Sunday Sales. The law sets the hours for the sale of beer on Sunday in a county to be the same as the hours set by a municipality that adopts liquor-by-the-drink in a referendum. The law does not apply if the county legislative body by a 2/3 vote has already set the hours for the sale of beer on Sunday in areas outside the municipality.

As usual, a few pet projects in dry areas were designated as Premier Type Tourist Resorts.  Here is our best guess at who gets liquor:

  • Buffalo River Resort in Perry County, which has 95 acres, three log cabins, 20 RV pads and a 40-seat restaurant.

  • East Fork Stables in Jamestown, with space to hold up to 220 horses and a restaurant.

  • The nonprofit Franklin Theatre may sell alcoholic beverages for consumption on  premises.

  • Blue Porch Inn in Rutherford County may sell alcoholic beverages for consumption on premises.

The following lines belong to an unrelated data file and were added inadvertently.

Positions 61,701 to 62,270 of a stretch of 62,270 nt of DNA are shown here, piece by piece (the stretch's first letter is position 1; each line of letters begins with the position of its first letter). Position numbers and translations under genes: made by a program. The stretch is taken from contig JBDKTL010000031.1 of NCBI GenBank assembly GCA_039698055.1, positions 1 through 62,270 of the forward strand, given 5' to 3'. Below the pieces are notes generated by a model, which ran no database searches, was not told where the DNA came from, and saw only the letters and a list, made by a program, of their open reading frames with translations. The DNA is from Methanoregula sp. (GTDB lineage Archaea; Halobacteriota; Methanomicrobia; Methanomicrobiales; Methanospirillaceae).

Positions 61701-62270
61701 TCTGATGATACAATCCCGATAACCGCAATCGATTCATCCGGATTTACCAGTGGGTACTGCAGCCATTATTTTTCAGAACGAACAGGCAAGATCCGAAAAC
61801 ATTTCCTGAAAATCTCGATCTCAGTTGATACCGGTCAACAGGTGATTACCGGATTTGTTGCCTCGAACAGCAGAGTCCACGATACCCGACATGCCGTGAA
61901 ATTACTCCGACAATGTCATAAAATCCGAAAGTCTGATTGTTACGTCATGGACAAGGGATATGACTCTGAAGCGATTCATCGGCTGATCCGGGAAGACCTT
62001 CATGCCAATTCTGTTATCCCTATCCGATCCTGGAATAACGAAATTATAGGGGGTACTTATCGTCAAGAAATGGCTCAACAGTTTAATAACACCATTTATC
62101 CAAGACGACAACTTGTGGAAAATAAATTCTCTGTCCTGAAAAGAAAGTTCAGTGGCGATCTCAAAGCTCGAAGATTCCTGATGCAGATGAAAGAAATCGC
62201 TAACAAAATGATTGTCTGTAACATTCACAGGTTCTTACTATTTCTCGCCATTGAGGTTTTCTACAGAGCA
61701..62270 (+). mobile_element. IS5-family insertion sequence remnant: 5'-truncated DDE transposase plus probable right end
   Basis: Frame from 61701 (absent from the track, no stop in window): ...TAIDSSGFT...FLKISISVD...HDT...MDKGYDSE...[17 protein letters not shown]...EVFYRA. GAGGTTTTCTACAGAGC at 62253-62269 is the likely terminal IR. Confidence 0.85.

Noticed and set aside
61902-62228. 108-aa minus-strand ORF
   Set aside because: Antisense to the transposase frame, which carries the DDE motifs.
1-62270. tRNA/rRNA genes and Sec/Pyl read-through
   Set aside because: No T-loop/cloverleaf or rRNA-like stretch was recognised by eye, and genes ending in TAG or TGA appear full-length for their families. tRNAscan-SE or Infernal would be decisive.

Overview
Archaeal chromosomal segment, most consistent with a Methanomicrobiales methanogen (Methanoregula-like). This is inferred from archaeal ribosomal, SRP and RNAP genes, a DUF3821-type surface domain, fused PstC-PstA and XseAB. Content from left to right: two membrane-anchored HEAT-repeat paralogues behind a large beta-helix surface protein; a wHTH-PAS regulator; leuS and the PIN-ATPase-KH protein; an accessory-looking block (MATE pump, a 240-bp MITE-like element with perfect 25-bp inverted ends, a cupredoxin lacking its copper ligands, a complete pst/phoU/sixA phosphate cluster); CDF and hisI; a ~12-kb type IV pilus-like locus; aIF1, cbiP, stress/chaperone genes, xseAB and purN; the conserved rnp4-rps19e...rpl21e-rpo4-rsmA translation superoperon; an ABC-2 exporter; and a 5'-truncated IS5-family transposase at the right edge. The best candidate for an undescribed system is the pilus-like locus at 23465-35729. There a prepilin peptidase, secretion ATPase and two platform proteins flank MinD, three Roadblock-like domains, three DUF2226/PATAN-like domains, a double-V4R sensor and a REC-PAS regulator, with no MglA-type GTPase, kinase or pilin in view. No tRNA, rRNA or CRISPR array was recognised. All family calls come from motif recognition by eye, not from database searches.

• Woodlake Golf Club in the East Tennessee town of Tazewell may sell alcoholic beverages for on-premises consumption.

  • The National Ornamental Metal Museum in Memphis may sell alcoholic beverages..


The special license in dry areas known as “Tennessee River Resort District” now includes a limited service restaurants, which is last year’s new license for places that sell less than 50% food.

Down and Out for 2011
Here are some bills of interest that failed.

 

Wine in Grocery Stores The bill was not expected to advance this year, and indeed it did not.  Insiders reported that last legislative session, a deal was struck to defer serious consideration of wine until 2012.  Read more about our analysis at Will Cheek's Blog.

Pay the Piper.  The bill would have required that all ABC fines be paid before renewal of liquor licenses and specifically authorize the ABC to charge costs from setting citations for hearing.  The ABC has historically required payment of all outstanding citations at renewal, and this bill would have made it law.  In addition, the bill would have required licensees to pay the expenses of setting a citation for hearing, even if the citation settled.  This would have been an effective tool for the ABC to clear a backlog of older citations. Currently, some licensees ignore citations because there are no clear consequences.  The bill died in the House for no apparent reason.